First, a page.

With Man on Wire, I definitely thought the concept was insane, but I felt the film struggled to build suspense the way it intended. Glad you dug it more than I did, though.

      • The Heretic says:

        I’ll have to buy a copy. Haven’t had Netflix since the price hike. Although I would rather have internet, my Roku box, and Netflix than the service we have.

        • Eric says:

          Yeah, I hear ya. I haven’t had cable in years — the combo of Netflix and Hulu is more than enough for me.

          But Indie Game is definitely worth it. I think you’ll really appreciate it, too, since you dig all sorts of video games. I know it made me appreciate the smaller games even more.

  3. Dave Enkosky says:

    I only saw Indie Game and Man on Wire and I actually really enjoyed both of these. I need to watch more 30 for 30 docs. The only I’ve seen is the Two Escobars–which is amazing.

  4. ruth says:

    That ‘Man on Wire’ sounds fascinating at a glance, too bad it wasn’t as good as you expected.

    The Two Escobars actually played at TCFF last year (or maybe 2 yrs ago), but I still haven’t got around to seeing it.

    • Eric says:

      It appears I am in the minority on Man on Wire, so there’s a good chance you will like it more than I did, Ruth. As for The Two Escobars, it’s definitely worth seeing if you get a chance. Probably the crown jewel in the 30 for 30 series.

    • Eric says:

      Hah, no worries, Scott! I haven’t been making my visiting rounds as much as usual either. Been pretty busy lately, as it seems many of us are. Great to hear you dug Indie Game — it’s one of my favorites so far this year.

  5. John says:

    It’s funny. I remember EXACTLY where I was for both of those top two events. My fellow Cardinal fan and I settled into a local bar around the 6th inning or so, telling ourselves that if we were going to witness the end of civilization (the Cubs making the World Series), we should at least be drunk for it. And then all hell broke loose. I hate to say it in case you have Cub fans reading, but the whole event gave St. Louisans a lot of fun in a schaudenfreude way.

    And the OJ chase was two weeks after I graduate from high school. My best friend in high school was getting married later that week. As it turns out, that night was my first trip to a strip club. So… I had a lot of distractions from the OJ chase, I guess. But it was on the TVs in the club.

    • Eric says:

      Ha, yeah I bet you guys in St. Louis were loving that collapse. I am a Cubs fan — I have always been drawn to the underdogs, plus I am literally a 15-20 minute walk from Wrigley Field — but their general ineptitude never ceases to amaze me. At least there are glimmers of hope today, here in their millionth rebuilding project.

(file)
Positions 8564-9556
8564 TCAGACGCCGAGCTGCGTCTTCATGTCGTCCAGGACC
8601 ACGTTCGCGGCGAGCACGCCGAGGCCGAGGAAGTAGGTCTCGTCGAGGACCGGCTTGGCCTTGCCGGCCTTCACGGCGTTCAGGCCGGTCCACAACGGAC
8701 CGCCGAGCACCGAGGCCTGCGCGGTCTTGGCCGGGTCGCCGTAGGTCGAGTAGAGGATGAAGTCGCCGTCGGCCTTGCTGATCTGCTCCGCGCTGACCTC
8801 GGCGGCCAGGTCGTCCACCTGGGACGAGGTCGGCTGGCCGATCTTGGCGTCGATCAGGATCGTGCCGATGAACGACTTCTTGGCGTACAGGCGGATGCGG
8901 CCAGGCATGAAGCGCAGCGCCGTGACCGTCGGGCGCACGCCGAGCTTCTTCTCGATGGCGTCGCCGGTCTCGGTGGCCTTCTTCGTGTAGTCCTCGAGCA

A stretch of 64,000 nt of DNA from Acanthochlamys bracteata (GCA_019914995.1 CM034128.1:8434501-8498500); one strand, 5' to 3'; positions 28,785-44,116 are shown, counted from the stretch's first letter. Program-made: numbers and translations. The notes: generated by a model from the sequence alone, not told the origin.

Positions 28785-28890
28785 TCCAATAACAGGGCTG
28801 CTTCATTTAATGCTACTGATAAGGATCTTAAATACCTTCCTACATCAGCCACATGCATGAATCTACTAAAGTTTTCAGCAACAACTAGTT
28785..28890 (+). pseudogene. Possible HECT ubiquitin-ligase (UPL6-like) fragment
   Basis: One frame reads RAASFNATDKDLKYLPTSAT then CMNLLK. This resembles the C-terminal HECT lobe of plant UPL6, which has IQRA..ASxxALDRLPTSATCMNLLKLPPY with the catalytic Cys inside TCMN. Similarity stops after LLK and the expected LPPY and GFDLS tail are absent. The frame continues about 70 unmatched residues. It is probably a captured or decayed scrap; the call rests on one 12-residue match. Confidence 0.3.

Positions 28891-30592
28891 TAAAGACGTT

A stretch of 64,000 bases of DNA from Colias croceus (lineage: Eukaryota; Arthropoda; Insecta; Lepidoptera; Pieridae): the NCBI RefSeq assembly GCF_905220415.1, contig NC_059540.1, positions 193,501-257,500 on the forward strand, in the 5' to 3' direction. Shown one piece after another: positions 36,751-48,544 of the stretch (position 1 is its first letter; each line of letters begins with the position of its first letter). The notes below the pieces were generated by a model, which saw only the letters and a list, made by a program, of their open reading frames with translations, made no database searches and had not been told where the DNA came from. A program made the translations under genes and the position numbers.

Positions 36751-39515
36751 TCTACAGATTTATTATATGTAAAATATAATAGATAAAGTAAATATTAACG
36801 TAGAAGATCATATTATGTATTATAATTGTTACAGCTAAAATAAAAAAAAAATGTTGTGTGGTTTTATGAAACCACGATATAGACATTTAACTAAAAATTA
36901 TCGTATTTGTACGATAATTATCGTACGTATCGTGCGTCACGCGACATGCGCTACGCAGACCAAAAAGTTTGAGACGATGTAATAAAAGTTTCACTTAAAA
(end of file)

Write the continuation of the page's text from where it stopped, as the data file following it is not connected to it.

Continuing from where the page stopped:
I was pretty young when the OJ chase happened — in ’94, I would have been eight — but I remember getting sick of all the TV coverage, heh. Pretty sure I watched that NBA game later that night, too.

      • John says:

        I have fun teasing Cub fans, but the reality is that I’m 100% envious of your stadium and (most of) the Cub culture. I could do without 100+ years without a title, but Wrigley Field is an amazing place to watch a game; Chicago in general is such a great town and the Cubs are a key piece of it; and the Cubs have great history with fans like Belushi, Murray, etc… Also, you guys have Bill Veeck in your history books. Bill Veeck is maybe the coolest guy to ever own a baseball team.

        The best we Cardinal fans can offer up is Billy Bob Thornton, Jon Hamm, and a guy who turned Clydesdale piss into beer (Augie Busch).

        • Eric says:

          Well, to be fair, Veeck owned the White Sox, a team that I absolutely despise (I’m originally from Michigan, therefore a diehard Tigers fan). He was a crazy bastard, though.

          Wrigley Field is definitely an amazing place, but I absolutely cannot stand the area surrounding it (Wrigleyville) anymore. When the Cubs are in town, everyone becomes drunken assholes and it turns into one giant frat party. The last time I went to Wrigley — for a concert (Roger Waters performing The Wall), actually — a random street fight broke out afterward, and I narrowly avoided getting hit with a glass bottle right in the face. It’s a nightmare.

          I still go to Cubs games, but I pretty much get out of that neighborhood as soon as possible afterward.

  6. Alex Thomas says:

    Really liked Indie Game, however I’m not a big gamer and am sure I would have appreciated it more if I was into PC gaming. Was shown really well.

    As for Man on Wire, while I liked it more then you, I agree that the 100% (150-0!) on Rottentomatoes is quite misleading, I think it shows the flaw in that rating system as the movie is hard to dislike hence it’s 100% rating, but it’s not a masterpiece in my opinion at all.

    • Eric says:

      Well, if you’re ever curious to try out the games from Indie Game, they go on sale quite a bit, often for dirt cheap. 😀

      That’s a great point about RT. I like the system, but occasionally the percentages can be misleading (like for Man on Wire). It was a well-made doc, but it didn’t connect with me the way it seems to have for most, unfortunately.

  7. Alex Withrow says:

    I thought June 17, 1994 was a daring and amazing documentary feat. Using only the footage and nothing else to tell the story… simple idea, grueling to execute.

    Sorry you didn’t like Man on Wire more, that film works for me in so many ways, I absolutely adore it.

    • Eric says:

      I would like to see another documentary like June 17, 1994. Surely there have been other important dates in sports history that would translate well in that format. Definitely a cool idea.